Man has always tried to explain the unexplainable throughout the ages. Whatever could not be explained was an action of a god. That is still true today. Although the place of the gods in our life becomes smaller and smaller with our “knowledge” and scientific methods.
A seemingly uninteresting granite slab
Some things, however, remain actual and can still not be explained, even by the best scientists. One of these “things” can be found in the Whiteshell Provincial Park in Manitoba. There is a place, accessible to the public, that keeps its mystery, even after many centuries.
A small sign on road 307 in the Whiteshell Park tells us “Petroforms site”. Now I had no idea what petroforms were and was thinking of petrified wood and things of the like. Arriving at the welcome sign for the site (remember I promised to read them?) one can read that petroforms are carefully placed stones.
Well, those stones can also be found in Holland. Ehm, not exactly… Once in the woods at the end of a short trail is another sign pointing to the petroforms adorned with a piece of cloth.
Until now, I still had no idea what to expect. And when you arrive on the spot, you think: “Is this all?” or like some people say “C’è tutto?” and you see a granite slab of several thousands of square meters adorned with small boulders.
Hmmm, now what? Getting closer to these stones you find that they are arranged in forms of turtles, fish, snakes, men, circles and other forms.
The original meaning of these stones remains a mystery. Today the Anishinabe First Nations (Canadian Aboriginals or “Indians”) still use this place and its stones for ceremonies. The sign at the entrance of the site tells us that if First Nations are here and ceremonies are in progress, please do not disturb and retreat quietly. Treat the site with the same respect as your church, synagogue or mosque.
The scientists do not know exactly how old these stones are. They date at least from prehistoric times. But prehistoric in North America is a lot closer than in Europe. These stones are believed to be about 1500 years old. In normal archaeological sites, everything can possibly be dated by the surrounding ground layers and the artefacts that are found in them. Here, we have no soil in which anything can stay. Even the trees have no place for their roots, however hard they try.
Uprooted tree, but where are the roots?
These stones are simply placed in forms on the hard rock. Weather, animals and man can easily destroy the site, sometimes even without knowing it. Many of these sites have been destroyed to create farmland. Something that this site does not have to fear.
The sign at the entrance makes a small comparison between this site and a religious place. That is not completely correct. The First Nations use this place even today on special occasions for ceremonies, I already said that. But what kind of ceremonies? One could say religious, but this place is certainly not a church. It is more a place of teaching.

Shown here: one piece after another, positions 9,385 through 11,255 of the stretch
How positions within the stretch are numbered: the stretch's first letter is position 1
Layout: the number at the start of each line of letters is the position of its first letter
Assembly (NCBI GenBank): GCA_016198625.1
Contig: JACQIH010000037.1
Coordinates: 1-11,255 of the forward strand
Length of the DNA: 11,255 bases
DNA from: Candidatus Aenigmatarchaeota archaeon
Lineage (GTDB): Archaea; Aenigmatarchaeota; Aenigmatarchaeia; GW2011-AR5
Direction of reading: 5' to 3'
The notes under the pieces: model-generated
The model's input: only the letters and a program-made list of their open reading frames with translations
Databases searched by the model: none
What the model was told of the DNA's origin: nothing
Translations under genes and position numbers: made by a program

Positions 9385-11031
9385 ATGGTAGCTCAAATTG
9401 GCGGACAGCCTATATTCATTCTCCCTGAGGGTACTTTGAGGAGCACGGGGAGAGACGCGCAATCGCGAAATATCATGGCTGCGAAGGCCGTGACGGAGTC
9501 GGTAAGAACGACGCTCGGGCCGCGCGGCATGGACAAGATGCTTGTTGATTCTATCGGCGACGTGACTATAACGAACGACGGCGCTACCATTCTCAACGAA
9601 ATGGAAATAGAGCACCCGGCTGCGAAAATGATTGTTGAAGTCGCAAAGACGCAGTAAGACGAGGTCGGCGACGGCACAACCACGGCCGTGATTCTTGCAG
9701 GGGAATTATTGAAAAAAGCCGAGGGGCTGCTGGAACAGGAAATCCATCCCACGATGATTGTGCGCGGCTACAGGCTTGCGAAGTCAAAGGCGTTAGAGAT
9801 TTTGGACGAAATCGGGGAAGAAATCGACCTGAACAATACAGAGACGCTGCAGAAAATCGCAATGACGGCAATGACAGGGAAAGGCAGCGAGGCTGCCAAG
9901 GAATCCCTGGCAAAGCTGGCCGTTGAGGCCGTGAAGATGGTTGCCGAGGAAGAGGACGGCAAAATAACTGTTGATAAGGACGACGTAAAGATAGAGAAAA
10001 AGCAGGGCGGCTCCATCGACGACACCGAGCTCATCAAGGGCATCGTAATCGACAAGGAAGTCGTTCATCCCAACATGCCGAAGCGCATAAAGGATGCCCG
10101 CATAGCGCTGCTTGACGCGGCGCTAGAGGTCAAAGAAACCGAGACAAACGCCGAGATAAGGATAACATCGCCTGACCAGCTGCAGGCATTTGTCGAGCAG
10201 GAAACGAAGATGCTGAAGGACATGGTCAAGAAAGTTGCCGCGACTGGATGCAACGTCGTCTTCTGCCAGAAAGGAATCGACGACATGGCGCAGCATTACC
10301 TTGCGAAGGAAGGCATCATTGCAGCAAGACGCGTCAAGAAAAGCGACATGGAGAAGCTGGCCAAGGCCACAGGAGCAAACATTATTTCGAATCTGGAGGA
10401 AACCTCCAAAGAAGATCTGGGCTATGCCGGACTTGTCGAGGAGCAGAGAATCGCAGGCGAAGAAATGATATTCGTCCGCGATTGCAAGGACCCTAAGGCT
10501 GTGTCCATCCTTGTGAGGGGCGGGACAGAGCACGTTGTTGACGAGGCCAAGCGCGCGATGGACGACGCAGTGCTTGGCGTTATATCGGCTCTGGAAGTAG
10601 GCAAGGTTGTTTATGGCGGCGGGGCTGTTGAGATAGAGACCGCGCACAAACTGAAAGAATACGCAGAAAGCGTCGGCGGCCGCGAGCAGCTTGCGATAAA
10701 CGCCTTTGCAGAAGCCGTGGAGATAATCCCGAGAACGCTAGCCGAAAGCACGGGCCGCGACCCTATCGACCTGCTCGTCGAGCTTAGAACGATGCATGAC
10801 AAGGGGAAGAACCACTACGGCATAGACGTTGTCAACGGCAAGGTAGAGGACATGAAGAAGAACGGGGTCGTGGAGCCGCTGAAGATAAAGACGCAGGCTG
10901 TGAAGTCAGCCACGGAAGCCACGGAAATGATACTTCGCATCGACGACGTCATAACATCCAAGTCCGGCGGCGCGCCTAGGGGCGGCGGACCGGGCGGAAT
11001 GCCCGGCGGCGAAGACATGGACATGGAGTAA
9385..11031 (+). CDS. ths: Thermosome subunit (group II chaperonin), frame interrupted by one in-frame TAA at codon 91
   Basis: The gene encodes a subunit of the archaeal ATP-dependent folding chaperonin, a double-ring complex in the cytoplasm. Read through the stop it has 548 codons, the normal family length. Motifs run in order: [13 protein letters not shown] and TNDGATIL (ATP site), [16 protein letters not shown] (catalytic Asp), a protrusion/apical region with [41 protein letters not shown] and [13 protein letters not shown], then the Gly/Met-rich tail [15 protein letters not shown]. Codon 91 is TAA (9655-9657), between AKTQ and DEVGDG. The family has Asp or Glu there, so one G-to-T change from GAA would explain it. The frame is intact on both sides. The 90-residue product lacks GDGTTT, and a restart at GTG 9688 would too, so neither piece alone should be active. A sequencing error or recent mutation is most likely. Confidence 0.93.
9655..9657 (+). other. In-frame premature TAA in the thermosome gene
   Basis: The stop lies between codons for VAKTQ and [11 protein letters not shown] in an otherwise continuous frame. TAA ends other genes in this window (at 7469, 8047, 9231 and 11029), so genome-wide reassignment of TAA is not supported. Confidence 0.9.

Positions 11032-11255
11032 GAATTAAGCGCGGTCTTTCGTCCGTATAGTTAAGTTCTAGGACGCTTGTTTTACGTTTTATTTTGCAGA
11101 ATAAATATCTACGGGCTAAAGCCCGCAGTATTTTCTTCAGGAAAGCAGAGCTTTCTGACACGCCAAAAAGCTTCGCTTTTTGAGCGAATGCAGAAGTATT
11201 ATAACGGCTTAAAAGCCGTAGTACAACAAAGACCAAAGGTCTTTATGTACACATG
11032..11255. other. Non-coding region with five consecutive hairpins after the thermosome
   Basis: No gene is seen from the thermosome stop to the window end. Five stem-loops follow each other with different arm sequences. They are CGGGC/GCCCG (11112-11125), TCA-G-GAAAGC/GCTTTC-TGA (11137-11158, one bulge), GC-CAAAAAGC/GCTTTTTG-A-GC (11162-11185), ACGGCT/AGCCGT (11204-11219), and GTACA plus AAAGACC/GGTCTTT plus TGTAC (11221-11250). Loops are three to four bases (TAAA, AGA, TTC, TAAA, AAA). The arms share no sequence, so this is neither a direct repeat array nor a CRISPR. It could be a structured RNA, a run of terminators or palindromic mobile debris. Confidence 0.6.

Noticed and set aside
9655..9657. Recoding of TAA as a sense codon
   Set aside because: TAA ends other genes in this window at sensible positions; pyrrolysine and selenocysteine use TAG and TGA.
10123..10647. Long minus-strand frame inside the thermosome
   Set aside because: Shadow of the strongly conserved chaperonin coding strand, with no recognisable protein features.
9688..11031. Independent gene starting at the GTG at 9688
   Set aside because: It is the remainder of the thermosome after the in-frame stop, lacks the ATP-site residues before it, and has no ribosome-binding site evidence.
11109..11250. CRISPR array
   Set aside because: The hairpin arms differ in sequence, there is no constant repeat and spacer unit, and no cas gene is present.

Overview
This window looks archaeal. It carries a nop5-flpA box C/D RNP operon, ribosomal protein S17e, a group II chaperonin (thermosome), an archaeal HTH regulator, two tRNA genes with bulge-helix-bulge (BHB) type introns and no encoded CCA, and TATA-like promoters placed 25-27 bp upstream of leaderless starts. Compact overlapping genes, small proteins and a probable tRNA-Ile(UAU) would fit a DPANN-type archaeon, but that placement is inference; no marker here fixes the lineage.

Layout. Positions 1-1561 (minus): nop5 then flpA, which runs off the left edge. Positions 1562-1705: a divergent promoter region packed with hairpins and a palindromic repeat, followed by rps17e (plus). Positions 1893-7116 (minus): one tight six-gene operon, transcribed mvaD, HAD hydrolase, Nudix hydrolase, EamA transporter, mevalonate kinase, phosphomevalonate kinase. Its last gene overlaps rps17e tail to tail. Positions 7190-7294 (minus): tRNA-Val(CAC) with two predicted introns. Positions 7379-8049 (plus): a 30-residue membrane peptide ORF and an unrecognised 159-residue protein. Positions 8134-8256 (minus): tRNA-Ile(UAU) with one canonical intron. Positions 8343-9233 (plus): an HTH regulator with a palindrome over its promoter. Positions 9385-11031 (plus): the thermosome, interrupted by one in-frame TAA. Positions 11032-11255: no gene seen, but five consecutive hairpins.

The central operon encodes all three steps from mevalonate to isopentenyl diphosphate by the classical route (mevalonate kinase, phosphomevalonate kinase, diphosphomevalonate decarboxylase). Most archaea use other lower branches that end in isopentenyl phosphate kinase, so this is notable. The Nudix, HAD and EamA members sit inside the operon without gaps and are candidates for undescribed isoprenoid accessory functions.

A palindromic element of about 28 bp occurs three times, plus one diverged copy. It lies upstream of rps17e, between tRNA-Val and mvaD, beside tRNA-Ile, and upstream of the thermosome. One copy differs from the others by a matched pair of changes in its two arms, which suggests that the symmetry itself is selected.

The snake with every stone has some teaching and meaning, some other forms will have a meaning as a whole. The Anishinabe still use the site today, but do not claim to have the complete meaning of the forms.
Petroform of a man
A complete recognisable form will often have a complete meaning with a legend or teaching to be told. The one that goes with the man above would be as follows: “One day, one of the Anishinabe asked Waynaboozhoo (who is both good and evil, both human and spirit) for everlasting existence. The person wanted immortality so Waynaboozhoo turned him into stones.” The stones are still here to show this man. In other words, be careful what you wish for, you may get it. This goes for all people, not only for the Anishinabe.
There are more teachings of life.
There is a scroll (many stones lined up) that starts with a common point and has two long paths and one short. The short one in the middle has bigger stones than the long arms. It is said that the paths are for the humans to take, one path for the Anishinabe and one for the White man. One can also choose the middle, mixed path, but this one, even if it seems richer with bigger stones ends much quicker with death for the spirit. The two long arms will eventually get together, but nothing shows the end (yet).
Snake and turtle
The petroforms in Bannock Point in Manitoba still have lots of things to tell, but only to those who know how to listen. The day we were here, it was not very hot, a mere 25C. However the site being open and on a granite slab without shadow, we were quickly overheated and sweating like fountains.
At the same time the site breathes an atmosphere that is not easy to define. I had the same feelings when I walked on the hunebedden in Drenthe, Holland. A place where you can go today and have a quiet time, but definitely a place where spirits still roam and who may be trying to tell you something.
If only I were able to listen with the right ears…